• Detail Contrast – controls the amount of contrast applied to detail in the image. Move the slider to the right to increase the contrast of the details and give a sharper look to the image. Note that increasing the contrast also has a darkening effect. Move the slider to the left to decrease the contrast of details and brighten the image.
  • Lighting Adjustments – affects the overall ‘look’, controlling the extent to which the image looks natural or surreal. When the Lighting Effects Mode box is unchecked, move the slider to the right to make the image look more natural and to the left to make it look more ‘painterly’ or ‘surreal’. Use this carefully as it can have an unpredictable effect on your image.
  • Lighting Effects Mode – the checkbox lets you switch between two modes for the Lighting Adjustments setting,where each mode produces slightly different results. Checking the box tends to produce results with a type of ‘Magic Light’ effect.

More Options

  • Smooth Highlights – reduces the contrast enhancements in the highlights. The value of the slider sets how much of the highlights range is affected. This control is useful for preventing white highlights from turning grey or uniform light blue skies becoming dark blue-grey. It is also useful for reducing halos around objects placed against bright backgrounds. The default value is zero.
  • White Point and Black Point – these sliders control how the minimum and maximum values of the tone mapped image are set. Moving the sliders to the right increases global contrast. Moving them to the left reduces clipping at the extremes. The White Point slider sets the value for the maximum of the tone mapped. The Black Point slider sets the value for the minimum of the tone mapped image.
  • Gamma – adjusts the mid-tone of the tone mapped image, brightening or darkening the image globally. The default value is 1.0.
  • Temperature – adjusts the color temperature of the tone mapped image relative to the temperature of the HDR source image. Move the slider to the right to give a warmer, more yellow-orange colored look. Move the slider to the left for a colder, more bluish look. A value of zero (default) preserves the original color temperature of the HDR source image.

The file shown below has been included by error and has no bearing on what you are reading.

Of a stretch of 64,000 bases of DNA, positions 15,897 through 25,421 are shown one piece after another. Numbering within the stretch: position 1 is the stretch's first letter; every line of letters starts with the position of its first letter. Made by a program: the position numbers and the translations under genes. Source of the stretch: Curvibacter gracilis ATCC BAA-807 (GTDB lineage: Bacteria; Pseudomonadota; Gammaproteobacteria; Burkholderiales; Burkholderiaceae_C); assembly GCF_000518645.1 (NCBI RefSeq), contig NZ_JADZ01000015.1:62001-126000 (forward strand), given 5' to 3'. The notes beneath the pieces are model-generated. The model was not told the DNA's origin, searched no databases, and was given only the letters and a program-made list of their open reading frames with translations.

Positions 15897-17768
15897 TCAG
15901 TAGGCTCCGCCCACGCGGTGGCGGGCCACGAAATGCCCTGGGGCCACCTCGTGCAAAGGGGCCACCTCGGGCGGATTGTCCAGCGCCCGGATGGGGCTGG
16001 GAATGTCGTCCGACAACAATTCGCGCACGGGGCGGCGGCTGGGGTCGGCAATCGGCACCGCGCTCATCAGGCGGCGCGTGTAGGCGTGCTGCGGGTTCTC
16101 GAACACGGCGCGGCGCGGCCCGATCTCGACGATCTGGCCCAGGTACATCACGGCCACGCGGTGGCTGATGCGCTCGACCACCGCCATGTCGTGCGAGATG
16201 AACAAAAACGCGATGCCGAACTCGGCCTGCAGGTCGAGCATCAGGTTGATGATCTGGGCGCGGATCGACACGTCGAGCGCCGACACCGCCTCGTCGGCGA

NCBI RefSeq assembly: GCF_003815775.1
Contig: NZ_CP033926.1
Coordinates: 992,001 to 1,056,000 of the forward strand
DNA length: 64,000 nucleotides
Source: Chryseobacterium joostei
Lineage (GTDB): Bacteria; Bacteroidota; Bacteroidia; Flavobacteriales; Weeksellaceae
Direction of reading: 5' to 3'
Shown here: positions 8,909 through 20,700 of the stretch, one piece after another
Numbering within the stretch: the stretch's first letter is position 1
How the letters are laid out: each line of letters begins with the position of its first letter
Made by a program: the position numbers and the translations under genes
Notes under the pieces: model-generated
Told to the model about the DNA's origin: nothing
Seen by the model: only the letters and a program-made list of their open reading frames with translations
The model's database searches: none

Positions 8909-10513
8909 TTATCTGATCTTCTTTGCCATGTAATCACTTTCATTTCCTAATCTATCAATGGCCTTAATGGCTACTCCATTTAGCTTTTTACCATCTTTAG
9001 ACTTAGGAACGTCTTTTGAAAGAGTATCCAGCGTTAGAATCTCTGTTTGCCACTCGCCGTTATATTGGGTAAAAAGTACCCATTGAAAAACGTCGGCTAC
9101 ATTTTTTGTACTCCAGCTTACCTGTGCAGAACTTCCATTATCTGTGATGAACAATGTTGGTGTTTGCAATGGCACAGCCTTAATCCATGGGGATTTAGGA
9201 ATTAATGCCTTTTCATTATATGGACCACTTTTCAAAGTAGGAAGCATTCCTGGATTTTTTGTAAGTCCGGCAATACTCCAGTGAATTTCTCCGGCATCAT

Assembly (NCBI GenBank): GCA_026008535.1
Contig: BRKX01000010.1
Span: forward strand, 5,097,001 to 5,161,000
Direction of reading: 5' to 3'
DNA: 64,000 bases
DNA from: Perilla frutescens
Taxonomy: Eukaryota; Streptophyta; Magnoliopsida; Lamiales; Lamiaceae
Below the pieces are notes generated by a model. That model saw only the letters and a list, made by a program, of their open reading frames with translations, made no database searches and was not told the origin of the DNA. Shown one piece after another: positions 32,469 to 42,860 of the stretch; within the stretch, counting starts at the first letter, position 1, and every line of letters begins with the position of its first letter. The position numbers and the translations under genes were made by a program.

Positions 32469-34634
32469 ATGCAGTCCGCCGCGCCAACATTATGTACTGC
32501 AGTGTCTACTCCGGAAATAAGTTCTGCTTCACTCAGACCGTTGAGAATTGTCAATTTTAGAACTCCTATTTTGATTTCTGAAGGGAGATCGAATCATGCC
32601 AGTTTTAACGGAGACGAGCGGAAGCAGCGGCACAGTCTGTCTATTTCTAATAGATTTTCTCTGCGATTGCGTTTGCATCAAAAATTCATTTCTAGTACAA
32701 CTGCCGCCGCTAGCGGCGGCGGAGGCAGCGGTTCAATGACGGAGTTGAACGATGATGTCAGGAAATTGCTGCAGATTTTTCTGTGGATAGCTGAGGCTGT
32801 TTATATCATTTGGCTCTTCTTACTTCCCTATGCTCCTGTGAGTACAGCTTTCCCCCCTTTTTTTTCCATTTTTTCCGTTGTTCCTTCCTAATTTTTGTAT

Advanced Options

  • Micro-smoothing – smoothes local detail enhancements. This has the effect of reducing noise in the sky, for instance, and tends to give a “cleaner” look to the resulting image. The default value is 2. Important note: The Loupe may not properly show the effect of the Micro-smoothing setting when the area magnified is uniform. If you want to see the effect of the Micro-smoothing setting at 100% resolution on a uniform area such as the sky, you will have to select an area that contains an object in the scene in addition to the sky.
  • Saturation Highlights – adjusts the color saturation of the highlights relative to the color saturation set with the Color Saturation slider. Values higher than zero increase the color saturation in the highlights. Values lower than zero decrease it. The default value is zero.
  • Saturation Shadows – adjusts the color saturation of the shadows relative to the color saturation set with the Color Saturation slider. Values higher than zero increase the color saturation in the shadows. Values lower than zero decrease it. The default value is zero.